If you have further interest in Gibson's research team, they also did a 3rd study on gluten, which is usually conveniently ignored by the journalists, who are mostly too stupid or lazy to understand it let alone tease out implications without cribbing someone else's wild, click-bait interpretation of it, first.

Hopefully, addressing the (journalistic) issues around this study is enough to open the average skeptic's mind enough to continue.

The Insulin / Amylin Metabolic Process

Before we even get to gluten, we need to first have an understanding of this aspect of the normal metabolic process: the insulin / amylin process.

Most people are familiar with the insulin process, simply because of the wide prevalence of Diabetes (in all its varieties), and the fact that people like to talk about their problems.  The pancreas produces insulin to control the amount of sugar in the blood.  If the process is disrupted, blood sugar levels can get too high or too low, both of which can be dangerous.  Hypoglycemia and (all forms of) Diabetes are fairly well known disorders associated with insulin disruption.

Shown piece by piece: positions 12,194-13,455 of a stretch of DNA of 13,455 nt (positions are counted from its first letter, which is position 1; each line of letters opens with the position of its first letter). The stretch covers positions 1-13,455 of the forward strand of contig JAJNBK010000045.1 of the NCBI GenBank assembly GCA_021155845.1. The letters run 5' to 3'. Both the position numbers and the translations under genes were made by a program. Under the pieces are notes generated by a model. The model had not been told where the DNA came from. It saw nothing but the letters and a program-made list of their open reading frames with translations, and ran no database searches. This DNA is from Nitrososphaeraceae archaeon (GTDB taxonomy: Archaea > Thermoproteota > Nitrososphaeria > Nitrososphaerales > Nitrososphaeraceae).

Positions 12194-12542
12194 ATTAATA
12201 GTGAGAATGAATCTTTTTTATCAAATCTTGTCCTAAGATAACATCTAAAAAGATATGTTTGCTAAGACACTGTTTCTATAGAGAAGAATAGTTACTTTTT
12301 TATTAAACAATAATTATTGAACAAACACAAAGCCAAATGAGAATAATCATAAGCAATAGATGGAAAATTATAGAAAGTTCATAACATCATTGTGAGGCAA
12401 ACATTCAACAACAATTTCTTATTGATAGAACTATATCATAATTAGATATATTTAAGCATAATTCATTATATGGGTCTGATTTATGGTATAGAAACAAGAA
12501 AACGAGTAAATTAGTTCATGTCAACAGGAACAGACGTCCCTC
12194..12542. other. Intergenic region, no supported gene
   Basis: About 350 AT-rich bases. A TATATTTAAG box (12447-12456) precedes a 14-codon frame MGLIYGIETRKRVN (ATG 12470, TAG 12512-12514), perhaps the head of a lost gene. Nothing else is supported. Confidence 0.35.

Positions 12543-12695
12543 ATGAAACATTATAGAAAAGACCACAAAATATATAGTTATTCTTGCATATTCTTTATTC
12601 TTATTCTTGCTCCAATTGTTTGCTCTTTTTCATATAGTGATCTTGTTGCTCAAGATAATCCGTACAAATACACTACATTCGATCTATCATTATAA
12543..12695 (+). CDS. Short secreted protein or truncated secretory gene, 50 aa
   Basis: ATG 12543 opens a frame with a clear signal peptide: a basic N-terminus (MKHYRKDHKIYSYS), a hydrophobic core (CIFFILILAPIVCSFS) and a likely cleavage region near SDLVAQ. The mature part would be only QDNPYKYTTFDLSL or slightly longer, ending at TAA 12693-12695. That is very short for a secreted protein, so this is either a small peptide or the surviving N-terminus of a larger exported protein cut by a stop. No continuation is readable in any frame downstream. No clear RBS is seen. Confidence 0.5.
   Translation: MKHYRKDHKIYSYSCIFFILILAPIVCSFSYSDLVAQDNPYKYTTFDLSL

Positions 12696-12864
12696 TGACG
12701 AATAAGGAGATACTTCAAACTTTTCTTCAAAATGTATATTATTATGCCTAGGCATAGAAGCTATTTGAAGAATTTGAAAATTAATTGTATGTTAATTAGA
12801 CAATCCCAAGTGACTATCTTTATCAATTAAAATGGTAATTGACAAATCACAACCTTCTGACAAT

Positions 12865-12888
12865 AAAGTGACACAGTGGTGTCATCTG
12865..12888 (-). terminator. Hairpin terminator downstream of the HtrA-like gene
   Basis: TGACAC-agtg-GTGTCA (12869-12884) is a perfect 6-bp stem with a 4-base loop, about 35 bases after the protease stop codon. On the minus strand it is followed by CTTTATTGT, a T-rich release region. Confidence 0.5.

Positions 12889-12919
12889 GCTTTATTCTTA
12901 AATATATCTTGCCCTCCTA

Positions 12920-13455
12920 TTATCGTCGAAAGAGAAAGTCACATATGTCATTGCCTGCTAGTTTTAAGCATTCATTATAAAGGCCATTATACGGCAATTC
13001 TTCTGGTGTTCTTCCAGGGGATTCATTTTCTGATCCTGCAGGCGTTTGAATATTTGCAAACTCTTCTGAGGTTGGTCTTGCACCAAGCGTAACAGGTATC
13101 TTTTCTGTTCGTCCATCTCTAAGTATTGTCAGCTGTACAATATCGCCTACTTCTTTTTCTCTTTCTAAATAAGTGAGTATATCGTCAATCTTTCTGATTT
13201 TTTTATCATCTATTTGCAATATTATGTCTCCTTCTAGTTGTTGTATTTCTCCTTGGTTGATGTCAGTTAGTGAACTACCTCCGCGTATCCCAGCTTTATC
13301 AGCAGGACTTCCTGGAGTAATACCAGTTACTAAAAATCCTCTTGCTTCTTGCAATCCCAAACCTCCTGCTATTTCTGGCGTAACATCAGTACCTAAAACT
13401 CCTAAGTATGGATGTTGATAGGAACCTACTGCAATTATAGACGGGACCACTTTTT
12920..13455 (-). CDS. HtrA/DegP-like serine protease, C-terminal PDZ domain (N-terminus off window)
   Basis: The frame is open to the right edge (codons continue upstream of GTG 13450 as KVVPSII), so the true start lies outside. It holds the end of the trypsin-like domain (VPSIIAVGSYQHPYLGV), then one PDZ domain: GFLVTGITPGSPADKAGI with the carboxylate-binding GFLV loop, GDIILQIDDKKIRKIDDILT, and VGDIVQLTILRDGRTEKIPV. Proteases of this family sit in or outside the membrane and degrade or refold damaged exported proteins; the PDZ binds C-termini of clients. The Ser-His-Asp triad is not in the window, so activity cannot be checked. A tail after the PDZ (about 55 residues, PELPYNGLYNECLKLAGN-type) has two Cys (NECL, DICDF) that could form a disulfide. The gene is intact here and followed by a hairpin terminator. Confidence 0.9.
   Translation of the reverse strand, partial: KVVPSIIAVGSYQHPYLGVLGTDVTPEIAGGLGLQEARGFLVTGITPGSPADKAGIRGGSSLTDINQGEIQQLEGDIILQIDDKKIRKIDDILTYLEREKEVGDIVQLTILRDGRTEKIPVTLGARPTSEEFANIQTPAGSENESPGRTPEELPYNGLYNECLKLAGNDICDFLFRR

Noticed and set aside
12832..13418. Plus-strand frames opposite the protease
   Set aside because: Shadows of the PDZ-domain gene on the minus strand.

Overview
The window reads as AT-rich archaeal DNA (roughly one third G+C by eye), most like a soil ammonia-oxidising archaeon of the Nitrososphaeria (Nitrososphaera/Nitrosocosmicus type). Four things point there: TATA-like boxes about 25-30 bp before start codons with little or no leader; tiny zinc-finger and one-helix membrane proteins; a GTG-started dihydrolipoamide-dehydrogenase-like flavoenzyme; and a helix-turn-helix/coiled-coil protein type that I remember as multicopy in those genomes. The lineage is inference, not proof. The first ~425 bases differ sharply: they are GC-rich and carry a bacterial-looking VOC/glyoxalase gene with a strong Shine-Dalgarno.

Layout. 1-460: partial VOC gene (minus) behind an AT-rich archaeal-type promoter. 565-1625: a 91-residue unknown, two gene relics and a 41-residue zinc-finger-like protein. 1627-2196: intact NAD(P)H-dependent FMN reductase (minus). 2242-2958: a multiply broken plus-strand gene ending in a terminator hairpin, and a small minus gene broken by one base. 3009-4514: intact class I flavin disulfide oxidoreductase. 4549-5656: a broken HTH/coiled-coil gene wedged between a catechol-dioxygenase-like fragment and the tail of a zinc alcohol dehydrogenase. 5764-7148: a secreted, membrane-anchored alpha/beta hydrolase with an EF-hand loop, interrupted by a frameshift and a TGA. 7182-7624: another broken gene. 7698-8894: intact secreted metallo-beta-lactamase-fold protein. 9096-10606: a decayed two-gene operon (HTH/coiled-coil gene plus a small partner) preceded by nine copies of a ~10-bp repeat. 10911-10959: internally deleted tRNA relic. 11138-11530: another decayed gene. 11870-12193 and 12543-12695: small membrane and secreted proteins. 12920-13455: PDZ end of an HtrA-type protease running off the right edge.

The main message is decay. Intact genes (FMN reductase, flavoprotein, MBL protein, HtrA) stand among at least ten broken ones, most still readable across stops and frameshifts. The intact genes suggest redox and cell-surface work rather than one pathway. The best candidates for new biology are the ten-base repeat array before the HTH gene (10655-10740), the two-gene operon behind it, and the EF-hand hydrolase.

What most people are not aware of is the amylin process.  The pancreas also produces a protein called amylin, which is the other half of the blood sugar regulation process.  The technical term is Islet Amyloid Polypeptide (IAPP).  In the normal process, amylin is cosecreted with insulin, and it helps regulate blood sugar by being part of the signalling system to the brain which suppresses appetite, slows the digestive process, and slows insulin production.